Feb. 22 (Bloomberg) -- The Chinese city of Nanjing cut ties with Nagoya in Japan after its mayor denied that Japanese troops killed tens of thousands of Nanjing citizens in 1937.
The denial of the Nanjing Massacre “seriously damages the feelings of the people of Nanjing,” the city said in a posting on its official Sina Corp. microblog yesterday. “Nanjing is temporarily cutting off official contacts with Nagoya’s government.”
The Chinese government, which filed a formal protest over the remarks by Mayor Takashi Kawamura, supports the decision by Nanjing city officials, Foreign Ministry spokesman Hong Lei said at a regular briefing in Beijing today. Nanjing and Nagoya are sister cities.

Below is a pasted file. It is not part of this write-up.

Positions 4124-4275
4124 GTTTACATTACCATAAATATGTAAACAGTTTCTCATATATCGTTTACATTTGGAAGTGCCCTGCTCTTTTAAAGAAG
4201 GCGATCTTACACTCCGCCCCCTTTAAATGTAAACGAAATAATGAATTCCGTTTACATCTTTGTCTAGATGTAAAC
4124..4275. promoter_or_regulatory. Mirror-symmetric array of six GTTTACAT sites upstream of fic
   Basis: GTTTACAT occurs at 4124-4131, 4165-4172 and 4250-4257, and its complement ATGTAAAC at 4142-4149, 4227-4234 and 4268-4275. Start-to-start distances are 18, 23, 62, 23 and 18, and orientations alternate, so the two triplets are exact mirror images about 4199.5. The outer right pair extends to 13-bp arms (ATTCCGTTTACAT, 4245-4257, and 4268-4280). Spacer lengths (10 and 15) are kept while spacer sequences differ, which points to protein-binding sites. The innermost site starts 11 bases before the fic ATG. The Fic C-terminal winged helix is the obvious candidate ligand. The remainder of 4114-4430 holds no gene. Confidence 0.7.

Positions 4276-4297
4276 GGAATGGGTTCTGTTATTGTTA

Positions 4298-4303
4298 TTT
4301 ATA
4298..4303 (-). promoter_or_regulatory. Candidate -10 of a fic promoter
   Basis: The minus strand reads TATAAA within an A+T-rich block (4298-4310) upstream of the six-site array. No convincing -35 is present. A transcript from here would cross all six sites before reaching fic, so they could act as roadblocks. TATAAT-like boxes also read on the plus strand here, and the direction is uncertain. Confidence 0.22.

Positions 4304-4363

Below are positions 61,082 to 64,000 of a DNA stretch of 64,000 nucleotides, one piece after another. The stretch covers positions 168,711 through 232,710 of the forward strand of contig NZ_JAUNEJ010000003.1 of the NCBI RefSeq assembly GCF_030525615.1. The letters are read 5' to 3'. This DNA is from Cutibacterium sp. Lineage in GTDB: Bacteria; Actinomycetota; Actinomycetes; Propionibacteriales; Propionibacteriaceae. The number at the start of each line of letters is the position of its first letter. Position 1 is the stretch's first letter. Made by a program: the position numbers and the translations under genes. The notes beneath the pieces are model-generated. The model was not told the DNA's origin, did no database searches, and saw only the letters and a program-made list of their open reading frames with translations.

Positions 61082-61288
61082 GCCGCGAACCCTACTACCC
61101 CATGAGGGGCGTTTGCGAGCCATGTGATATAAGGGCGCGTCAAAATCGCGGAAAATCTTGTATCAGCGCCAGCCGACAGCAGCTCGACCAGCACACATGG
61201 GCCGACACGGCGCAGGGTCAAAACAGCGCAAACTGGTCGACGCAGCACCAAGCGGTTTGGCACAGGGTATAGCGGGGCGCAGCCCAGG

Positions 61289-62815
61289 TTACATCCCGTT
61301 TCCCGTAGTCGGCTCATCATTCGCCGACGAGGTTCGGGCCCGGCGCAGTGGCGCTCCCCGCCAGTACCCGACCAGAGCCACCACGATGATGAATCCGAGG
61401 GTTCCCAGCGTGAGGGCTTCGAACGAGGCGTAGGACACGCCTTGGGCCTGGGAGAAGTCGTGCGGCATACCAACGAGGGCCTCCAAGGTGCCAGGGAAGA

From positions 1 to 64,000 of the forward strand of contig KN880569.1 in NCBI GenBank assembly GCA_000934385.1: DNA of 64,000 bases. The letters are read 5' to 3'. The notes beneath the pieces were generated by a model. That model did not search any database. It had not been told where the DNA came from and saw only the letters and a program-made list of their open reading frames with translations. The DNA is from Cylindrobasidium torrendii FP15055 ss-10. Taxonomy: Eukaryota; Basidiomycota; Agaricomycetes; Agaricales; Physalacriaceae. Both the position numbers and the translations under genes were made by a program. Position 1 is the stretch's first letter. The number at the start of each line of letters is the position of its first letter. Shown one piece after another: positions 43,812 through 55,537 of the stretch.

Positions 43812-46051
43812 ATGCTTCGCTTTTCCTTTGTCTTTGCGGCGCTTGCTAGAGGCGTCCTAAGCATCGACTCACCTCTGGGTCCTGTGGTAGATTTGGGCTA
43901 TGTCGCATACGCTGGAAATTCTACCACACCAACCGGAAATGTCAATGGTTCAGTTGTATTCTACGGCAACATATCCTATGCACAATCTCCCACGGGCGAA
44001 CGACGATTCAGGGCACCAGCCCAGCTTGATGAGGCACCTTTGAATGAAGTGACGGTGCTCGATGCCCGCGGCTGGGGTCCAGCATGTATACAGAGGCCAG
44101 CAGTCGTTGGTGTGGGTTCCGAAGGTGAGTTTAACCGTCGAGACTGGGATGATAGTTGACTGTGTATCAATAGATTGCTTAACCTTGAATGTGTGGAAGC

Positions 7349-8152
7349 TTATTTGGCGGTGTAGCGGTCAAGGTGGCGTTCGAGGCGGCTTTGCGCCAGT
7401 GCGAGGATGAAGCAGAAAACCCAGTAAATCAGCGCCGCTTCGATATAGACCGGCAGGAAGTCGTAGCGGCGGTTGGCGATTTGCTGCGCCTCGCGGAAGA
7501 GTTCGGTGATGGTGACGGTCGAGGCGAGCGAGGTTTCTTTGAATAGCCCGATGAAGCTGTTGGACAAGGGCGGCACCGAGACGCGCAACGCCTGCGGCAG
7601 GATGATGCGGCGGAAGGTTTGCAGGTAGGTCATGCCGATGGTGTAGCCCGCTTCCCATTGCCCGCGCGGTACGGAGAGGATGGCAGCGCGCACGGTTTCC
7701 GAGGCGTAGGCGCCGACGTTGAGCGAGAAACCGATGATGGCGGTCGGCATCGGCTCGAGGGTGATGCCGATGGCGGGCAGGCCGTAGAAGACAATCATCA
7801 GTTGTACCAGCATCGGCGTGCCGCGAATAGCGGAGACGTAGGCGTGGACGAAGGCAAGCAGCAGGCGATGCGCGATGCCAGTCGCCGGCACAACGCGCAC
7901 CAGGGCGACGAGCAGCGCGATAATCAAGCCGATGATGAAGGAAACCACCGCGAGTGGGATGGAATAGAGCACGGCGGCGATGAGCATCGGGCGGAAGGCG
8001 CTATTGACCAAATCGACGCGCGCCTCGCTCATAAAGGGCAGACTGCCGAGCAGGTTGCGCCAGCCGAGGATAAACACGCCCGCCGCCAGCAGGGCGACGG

Kawamura was quoted by the Kyodo News Agency as telling a visiting Nanjing official on Feb. 20 that he believed only “conventional acts of combat” took place in Nanjing, not rape and mass murder.
Japan occupied large sections of China during a 1937-1945 war in which millions of Chinese died. Tens of thousands were killed during the 1937 sacking of Nanjing, which was the capital of the Nationalist government at the time.
--With assistance from Regina Tan in Beijing. Editors: Nicholas Wadhams, Mark Williams
-0- Feb/22/2012 09:17 GMT
To contact the reporter on this story: Michael Forsythe in Beijing at firstname.lastname@example.org
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